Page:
In this case the wife wanted the husband to get separated from his family. The evidence shows that the family was virtually maintained by the income of the husband. It is not a common practice or desirable culture for a Hindu son in India to get separated from the parents upon getting married at the instance of the wife, especially when the son is the only earning member in the family. A son, brought up and given education by his parents, has a moral and legal obligation to take care and maintain the parents, when they become old and when they have either no income or have a meager income. In India, generally people do not subscribe to the western thought, where, upon getting married or attaining majority, the son gets separated from the family. In normal circumstances, a wife is expected to be with the family of the husband after the marriage. She becomes integral to and forms part of the family of the husband and normally without any justifiable strong reason, she would never insist that her husband should get separated from the family and live only with her.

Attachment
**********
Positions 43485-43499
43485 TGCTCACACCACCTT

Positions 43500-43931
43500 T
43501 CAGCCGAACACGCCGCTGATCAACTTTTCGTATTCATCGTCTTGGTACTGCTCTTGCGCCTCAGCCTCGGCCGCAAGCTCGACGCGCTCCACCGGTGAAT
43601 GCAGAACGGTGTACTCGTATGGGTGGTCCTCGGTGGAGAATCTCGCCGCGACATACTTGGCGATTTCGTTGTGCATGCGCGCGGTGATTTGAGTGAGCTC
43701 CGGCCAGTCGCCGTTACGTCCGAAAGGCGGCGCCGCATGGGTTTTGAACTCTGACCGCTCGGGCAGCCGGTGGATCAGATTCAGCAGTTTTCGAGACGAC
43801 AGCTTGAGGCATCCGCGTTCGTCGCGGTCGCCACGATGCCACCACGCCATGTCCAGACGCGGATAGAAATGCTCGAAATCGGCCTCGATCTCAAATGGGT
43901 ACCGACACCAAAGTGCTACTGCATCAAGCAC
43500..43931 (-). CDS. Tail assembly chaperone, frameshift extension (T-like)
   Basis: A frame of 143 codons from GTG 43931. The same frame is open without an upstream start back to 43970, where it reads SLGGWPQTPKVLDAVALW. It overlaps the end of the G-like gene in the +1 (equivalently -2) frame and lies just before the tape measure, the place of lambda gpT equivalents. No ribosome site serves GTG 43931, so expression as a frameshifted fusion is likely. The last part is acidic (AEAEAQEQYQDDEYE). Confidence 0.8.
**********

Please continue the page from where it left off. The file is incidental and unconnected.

In a Hindu society, it is a pious obligation of the son to maintain the parents. If a wife makes an attempt to deviate from the normal practice and normal custom of the society, she must have some justifiable reason for that. Normally, no husband would tolerate this and no son would like to be separated from his old parents and other family members, who are also dependent upon his income. The persistent effort of the wife to constrain the husband to be separated from the family would be torturous for him and the trial court was right in concluding that this constitutes an act of cruelty. Narendra v. K. Meena, (2016) 9 SCC 455.